To coincide with the meeting of the American Association for Cancer Research (AACR), to be held in Philadelphia from April 18 to 22, 2015, PLOS Medicine launches this open access collection of recently published articles representing the full spectrum of clinically relevant cancer research and commentary, from translational to clinical to epidemiological. To expand this collection, and to support the mission we share with the AACR to conquer cancer through research and education, PLOS Medicine issues a call to the clinical genomics and cancer research community for papers that provide novel insights into cancer heterogeneity, progression, translational and clinical medicine, with strong potential to advance patient care, public policy or clinical research agendas.
PLOS Pathogens presents an Open Access compendium of "lessons-that-last." This living collection of short, educational, and highly useful articles addresses topics of relevance and importance within the wide-ranging field of pathogens research, with insights for trainees and scientists at all career stages.
In a commitment to increasing the evidence base for improving child health, PLOS journals publish high-quality, Open Access research and commentary on Pediatric Medicine. Open Access publication ensures this crucial evidence is freely available to read and use throughout the world without restriction. In 2014, PLOS Medicine celebrated a decade of publishing. PLOS Medicine marked the journal's tenth anniversary with a call for research papers on the health and well-being of pre-adolescent children, including 10-year-olds, from around the world. The papers that resulted from this call are included below.
The Council of Science Editors organized a Global Theme Issue on Poverty and Human Development in October 2007. More than 200 science and health journals, including PLOS Medicine, PLOS Biology, and PLOS Neglected Tropical Diseases, participated by publishing new articles.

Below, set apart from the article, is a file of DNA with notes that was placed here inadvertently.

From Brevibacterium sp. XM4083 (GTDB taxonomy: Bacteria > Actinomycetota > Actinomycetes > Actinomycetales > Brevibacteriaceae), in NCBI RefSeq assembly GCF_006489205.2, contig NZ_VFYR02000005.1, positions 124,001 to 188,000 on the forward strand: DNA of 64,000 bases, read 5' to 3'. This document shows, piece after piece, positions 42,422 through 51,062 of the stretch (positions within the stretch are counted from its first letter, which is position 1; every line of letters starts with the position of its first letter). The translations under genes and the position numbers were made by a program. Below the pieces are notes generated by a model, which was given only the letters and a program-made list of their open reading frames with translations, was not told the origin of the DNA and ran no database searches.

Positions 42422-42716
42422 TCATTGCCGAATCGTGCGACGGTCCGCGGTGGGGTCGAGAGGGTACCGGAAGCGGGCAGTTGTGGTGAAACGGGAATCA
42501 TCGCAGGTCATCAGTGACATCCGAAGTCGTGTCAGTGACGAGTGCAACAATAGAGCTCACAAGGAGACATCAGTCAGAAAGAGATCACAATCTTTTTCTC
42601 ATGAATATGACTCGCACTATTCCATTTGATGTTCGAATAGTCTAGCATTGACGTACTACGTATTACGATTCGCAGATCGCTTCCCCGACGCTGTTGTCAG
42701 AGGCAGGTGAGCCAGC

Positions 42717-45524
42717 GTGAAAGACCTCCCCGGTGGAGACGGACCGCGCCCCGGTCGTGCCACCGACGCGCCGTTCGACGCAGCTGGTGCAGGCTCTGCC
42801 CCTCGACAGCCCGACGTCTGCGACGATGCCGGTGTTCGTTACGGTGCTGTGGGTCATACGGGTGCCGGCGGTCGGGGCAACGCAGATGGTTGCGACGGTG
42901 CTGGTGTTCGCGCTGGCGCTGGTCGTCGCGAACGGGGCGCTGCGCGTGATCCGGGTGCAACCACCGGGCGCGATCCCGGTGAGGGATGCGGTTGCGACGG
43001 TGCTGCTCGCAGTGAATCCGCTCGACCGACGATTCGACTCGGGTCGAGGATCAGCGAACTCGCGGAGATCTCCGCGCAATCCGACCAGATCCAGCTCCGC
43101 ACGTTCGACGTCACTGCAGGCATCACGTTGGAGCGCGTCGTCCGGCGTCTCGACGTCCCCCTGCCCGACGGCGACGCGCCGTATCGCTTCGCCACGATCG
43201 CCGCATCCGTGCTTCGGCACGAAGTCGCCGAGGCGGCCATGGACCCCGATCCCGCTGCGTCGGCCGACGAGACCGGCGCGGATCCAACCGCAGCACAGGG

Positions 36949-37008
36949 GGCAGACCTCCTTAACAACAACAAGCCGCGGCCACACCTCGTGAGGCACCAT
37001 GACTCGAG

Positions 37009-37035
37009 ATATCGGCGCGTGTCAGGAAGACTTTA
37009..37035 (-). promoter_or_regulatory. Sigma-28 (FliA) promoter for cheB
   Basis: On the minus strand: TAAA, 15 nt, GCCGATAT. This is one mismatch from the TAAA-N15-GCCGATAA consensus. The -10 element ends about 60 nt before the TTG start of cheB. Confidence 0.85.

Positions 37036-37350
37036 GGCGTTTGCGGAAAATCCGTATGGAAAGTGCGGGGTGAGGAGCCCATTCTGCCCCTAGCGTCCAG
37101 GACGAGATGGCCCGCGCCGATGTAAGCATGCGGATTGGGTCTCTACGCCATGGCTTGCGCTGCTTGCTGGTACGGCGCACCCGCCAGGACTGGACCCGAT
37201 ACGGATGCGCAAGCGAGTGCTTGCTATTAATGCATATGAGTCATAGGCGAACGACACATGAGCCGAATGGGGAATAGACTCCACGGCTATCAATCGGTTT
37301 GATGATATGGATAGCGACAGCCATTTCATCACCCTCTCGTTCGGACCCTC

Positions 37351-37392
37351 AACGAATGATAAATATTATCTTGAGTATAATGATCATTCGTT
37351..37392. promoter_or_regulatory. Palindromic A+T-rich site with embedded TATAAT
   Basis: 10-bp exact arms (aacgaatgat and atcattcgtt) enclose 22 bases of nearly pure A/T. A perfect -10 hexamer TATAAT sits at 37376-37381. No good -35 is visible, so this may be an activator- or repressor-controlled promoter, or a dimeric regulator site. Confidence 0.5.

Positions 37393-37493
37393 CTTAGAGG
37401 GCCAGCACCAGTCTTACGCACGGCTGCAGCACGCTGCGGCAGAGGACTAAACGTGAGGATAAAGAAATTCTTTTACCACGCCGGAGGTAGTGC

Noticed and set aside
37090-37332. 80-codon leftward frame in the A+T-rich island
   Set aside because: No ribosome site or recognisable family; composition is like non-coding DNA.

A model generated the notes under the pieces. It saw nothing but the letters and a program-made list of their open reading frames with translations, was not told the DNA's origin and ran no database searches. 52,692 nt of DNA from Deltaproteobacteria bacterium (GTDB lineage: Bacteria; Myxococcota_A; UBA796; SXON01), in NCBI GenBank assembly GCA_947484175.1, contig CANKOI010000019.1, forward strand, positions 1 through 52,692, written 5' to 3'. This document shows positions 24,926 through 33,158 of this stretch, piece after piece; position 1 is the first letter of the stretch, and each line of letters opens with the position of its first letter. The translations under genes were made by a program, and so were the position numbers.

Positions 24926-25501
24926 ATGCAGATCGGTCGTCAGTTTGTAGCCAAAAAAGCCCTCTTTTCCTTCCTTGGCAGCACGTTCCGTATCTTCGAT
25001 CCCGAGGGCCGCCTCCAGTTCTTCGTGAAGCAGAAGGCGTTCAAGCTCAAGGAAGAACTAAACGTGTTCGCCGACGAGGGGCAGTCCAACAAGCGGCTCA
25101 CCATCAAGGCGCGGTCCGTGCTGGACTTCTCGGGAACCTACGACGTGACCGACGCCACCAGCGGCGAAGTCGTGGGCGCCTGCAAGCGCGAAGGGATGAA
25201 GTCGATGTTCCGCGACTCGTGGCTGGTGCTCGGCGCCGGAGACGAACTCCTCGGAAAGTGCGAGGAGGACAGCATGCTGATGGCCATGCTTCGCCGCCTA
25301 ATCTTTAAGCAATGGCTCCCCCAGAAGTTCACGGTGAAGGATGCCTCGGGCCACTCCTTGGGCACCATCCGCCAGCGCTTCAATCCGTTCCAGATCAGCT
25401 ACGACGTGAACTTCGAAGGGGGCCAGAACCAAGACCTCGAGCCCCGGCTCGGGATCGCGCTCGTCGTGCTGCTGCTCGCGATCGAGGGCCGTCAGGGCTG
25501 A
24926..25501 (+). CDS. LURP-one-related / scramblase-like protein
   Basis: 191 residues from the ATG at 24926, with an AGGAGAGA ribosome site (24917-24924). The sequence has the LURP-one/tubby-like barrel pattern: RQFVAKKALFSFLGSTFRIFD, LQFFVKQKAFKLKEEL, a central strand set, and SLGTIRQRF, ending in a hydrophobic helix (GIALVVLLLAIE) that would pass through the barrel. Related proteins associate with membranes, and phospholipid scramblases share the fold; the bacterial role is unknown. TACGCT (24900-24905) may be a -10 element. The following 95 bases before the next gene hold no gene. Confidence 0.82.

In several recent PLOS Neglected Tropical Diseases papers on rabies marking the third anniversary of World Rabies Day scientists describe the situation of canine rabies control in developing countries, as well as various recent advances in the development of vaccines and treatments that will contribute to the elimination of human deaths from rabies.
In most low-income countries, Ministries of Health and their partners must rely on periodic household surveys as their primary population-level source of vital statistics. Recent initiatives around the Millennium Development Goals have directed the attention of the scientific, policy, and practice communities towards the limited progress over the last 60 years in improving vital statistics systems in low-income countries, leading to increased demands by public health officials for the measurement of short-term changes in under-five mortality. Few studies have examined the accuracy of real-time mortality measurement in low resource settings, and the potential for such approaches to be strengthened and scaled up. This new PLOS Collection brings together the results of a five-year program of research focused on improving the measurement of short-term changes in neonatal and child mortality in low-resource settings.
More than half of the world's population is at risk of helminthiases, and millions of people are currently infected with one or more helminth species. Consequences of infection include suffering, stigmatization, morbidity, and premature death. These infections are associated with low work productivity, poor cognitive performance, and slow socioeconomic development, thereby contributing to accentuate poverty and inequality.The Disease Reference Group on Helminth Infections (DRG4) put forward a series of reviews that, taken together, outline a compelling research and development (R&D) agenda for the control and elimination of helminth diseases of humans.
In the February 2011 issue of PLOS Neglected Tropical Diseases (PLOS NTDs), Simarro and colleagues report in "The Human African Trypanosomiasis Control and Surveillance Programme of the World Health Organization 2000-2009: The Way Forward" that new cases of human African trypanosomiasis (HAT), more familiarly known as sleeping sickness, fell below 10,000 in 2009, perhaps signaling the end to this epidemic cycle. Deputy Editor-in-Chief Serap Aksoy elaborates on this finding in her editorial, titled "Sleeping Sickness Elimination in Sight: Time to Celebrate, Reflect but not Relax." To highlight the existing literature PLOS NTDs authors have contributed to the field, Dr. Aksoy combed the archives to find those articles on HAT that we have published with potential applications for disease control.